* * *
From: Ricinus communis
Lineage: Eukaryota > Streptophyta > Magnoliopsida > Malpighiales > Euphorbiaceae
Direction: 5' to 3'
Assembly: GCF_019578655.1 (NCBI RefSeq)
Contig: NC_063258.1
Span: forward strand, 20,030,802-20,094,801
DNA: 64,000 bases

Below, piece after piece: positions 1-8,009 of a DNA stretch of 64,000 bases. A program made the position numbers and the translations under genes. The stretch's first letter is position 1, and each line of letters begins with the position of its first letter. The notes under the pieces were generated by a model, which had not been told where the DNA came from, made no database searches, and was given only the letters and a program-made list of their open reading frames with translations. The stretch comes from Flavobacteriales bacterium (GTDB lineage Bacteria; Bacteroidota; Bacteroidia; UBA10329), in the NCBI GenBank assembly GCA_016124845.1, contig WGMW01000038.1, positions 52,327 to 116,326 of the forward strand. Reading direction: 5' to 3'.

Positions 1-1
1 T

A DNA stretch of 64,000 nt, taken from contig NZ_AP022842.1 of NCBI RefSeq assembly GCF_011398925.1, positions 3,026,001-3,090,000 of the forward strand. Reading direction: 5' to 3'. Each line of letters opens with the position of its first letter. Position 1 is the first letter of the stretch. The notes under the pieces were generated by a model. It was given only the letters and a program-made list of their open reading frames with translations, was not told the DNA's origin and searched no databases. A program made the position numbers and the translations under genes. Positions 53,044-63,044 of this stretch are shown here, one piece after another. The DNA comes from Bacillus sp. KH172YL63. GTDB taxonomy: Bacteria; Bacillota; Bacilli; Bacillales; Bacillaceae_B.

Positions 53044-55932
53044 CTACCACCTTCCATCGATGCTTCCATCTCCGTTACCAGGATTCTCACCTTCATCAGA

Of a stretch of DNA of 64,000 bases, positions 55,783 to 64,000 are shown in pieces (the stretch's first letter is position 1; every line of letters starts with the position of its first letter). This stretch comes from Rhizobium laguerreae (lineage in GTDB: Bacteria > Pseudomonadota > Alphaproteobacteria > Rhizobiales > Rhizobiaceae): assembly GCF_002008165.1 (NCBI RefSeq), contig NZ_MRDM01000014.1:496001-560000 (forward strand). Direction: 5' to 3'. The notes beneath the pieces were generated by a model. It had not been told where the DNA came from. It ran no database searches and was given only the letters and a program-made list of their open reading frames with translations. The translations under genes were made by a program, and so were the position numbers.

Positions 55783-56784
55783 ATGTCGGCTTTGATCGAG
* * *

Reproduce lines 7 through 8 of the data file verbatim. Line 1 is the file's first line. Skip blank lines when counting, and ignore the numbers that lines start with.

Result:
DNA: 64,000 bases

Below, piece after piece: positions 1-8,009 of a DNA stretch of 64,000 bases. A program made the position numbers and the translations under genes. The stretch's first letter is position 1, and each line of letters begins with the position of its first letter. The notes under the pieces were generated by a model, which had not been told where the DNA came from, made no database searches, and was given only the letters and a program-made list of their open reading frames with translations. The stretch comes from Flavobacteriales bacterium (GTDB lineage Bacteria; Bacteroidota; Bacteroidia; UBA10329), in the NCBI GenBank assembly GCA_016124845.1, contig WGMW01000038.1, positions 52,327 to 116,326 of the forward strand. Reading direction: 5' to 3'.